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The Greatest Human-Animal Relationships in Cinema

Written by on June 23, 2016 

Weiner Dog 2

Writer and academic W.G. Sebald once said: “Men and animals regard each other across a gulf of mutual incomprehension.” In truth, an animal understands nothing of its place in the world, their mind focused merely on food and the prospect of comfort, if available. In cinema, there is an old actor’s adage that states: “Never work with children or animals. They will always upstage you.” When an animal performs successfully in a film, it’s undeniably captivating because we know that animal is unaware of its role in the overall story. The camera has recorded some beautiful cosmic miracle, appearing from the outside to somehow defy Sebald’s words.

Whether fictional friend or foe, the relationship between humans and animals in cinema has always captured our imaginations. These sometimes expand beyond the borders of the normal, and, beyond the Bourgeoisie pooper-scoopers and barked-out cry conveying that some hapless child has fallen down a well, these relationships can become a little unusual.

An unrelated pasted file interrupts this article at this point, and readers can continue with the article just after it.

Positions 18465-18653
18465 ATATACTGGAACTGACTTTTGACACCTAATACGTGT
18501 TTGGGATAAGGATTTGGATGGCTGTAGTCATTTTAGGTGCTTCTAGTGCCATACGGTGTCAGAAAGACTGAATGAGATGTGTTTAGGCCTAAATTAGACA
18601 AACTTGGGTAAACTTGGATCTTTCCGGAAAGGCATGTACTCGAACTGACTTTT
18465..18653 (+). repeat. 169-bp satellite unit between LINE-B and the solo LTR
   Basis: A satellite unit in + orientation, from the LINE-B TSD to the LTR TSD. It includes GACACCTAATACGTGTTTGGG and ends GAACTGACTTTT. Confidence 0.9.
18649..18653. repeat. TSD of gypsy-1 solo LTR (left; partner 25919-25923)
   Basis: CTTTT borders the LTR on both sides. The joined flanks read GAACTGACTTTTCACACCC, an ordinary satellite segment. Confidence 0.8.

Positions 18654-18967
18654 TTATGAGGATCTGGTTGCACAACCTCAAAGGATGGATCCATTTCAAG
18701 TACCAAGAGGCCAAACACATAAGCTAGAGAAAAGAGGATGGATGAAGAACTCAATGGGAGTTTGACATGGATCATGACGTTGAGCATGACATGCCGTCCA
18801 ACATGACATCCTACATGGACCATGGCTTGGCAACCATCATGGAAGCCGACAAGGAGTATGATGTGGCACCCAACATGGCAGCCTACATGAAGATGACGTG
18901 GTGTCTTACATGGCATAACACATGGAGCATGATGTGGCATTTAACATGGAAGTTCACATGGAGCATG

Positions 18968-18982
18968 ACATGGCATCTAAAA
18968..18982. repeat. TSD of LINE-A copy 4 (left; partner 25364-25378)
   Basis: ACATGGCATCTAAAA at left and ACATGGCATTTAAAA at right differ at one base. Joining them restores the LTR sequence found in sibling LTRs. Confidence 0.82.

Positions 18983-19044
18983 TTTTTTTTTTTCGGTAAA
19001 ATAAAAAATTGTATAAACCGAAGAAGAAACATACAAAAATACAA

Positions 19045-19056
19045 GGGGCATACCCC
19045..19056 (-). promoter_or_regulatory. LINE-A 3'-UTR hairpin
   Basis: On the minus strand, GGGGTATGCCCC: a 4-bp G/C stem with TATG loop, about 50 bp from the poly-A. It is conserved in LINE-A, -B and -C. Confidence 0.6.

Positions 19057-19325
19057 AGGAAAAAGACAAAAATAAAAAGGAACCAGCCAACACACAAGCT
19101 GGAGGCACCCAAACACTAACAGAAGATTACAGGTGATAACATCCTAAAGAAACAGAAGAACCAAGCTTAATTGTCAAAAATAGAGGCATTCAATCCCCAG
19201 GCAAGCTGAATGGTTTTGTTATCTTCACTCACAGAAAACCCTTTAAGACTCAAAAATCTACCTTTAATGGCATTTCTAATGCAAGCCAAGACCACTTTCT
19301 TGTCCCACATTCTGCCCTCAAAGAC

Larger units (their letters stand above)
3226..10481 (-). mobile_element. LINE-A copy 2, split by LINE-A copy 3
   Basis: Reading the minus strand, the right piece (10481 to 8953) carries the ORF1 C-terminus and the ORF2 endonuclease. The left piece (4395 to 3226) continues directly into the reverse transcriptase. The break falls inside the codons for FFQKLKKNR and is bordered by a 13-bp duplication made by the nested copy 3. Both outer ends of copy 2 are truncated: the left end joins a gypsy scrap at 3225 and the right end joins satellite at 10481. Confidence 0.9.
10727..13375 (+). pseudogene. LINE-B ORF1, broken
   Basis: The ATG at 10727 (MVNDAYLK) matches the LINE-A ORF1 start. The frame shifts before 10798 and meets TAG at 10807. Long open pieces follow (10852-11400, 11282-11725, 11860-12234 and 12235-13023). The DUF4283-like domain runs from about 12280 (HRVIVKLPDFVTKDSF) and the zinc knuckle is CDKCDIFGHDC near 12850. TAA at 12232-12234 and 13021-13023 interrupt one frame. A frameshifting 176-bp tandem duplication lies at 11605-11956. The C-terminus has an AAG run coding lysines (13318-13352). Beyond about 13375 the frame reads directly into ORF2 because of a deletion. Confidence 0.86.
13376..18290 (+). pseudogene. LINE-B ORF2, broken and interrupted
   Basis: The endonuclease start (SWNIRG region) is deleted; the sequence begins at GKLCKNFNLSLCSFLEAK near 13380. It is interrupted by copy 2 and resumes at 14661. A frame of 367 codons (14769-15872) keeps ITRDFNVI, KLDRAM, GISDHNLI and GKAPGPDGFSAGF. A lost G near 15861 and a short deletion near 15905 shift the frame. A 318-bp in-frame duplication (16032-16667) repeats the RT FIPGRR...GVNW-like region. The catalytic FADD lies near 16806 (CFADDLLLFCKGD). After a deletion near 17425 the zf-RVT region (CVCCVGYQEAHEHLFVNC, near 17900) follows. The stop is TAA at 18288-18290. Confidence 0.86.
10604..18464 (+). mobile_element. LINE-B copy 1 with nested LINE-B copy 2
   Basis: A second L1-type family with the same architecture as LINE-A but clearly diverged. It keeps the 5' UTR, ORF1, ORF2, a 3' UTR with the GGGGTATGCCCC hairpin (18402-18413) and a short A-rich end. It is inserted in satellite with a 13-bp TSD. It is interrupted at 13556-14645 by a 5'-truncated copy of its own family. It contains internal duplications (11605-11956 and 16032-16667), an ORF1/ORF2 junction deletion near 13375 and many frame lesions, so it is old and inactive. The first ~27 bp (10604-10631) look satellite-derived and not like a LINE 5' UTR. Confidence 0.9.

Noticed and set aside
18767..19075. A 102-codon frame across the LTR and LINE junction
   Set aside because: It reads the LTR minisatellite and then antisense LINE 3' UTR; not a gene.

Wiener-Dog, the brilliant and darkly funny new film from writer-director Todd Solondz opens in limited release this week. The film follows the storied life of the titular wiener-dog as she moves from owner to owner, including some time with Dawn Wiener (Greta Gerwig in the role first played by Heather Matarazzo in Solondz’s teen-squirm classic, Welcome to the Dollhouse). This is easily one of Solondz’s funniest and most emotional films, though Wiener-Dog indeed contains the potential to burn unwitting mainstream audiences, lured by the cute puppy on the poster, to the ground. Our review, which includes a quote from Solondz hilariously describing the film as “Au Hasard Balthazar meets Benji,” attests that the film is a rousing creative success.

To celebrate Wiener-Dog‘s release, we decided to give our salute to the big-screen creatures, great and small, who’ve made us laugh and made us cry. From man-eating sharks and mysterious beasts to gallant pigs and subtitled terriers, we assembled 13 of the greatest examples of unusual animal relationships in cinema. A nod of honorable mention goes to Bobcat Goldthwait’s Sleeping Dogs, if only for its unapologetic comedic intent.

Please enjoy the list, and suggest your own favorites in the comments below.

Au Hasard Balthazar (Robert Bresson)

Au Hasard Balthazar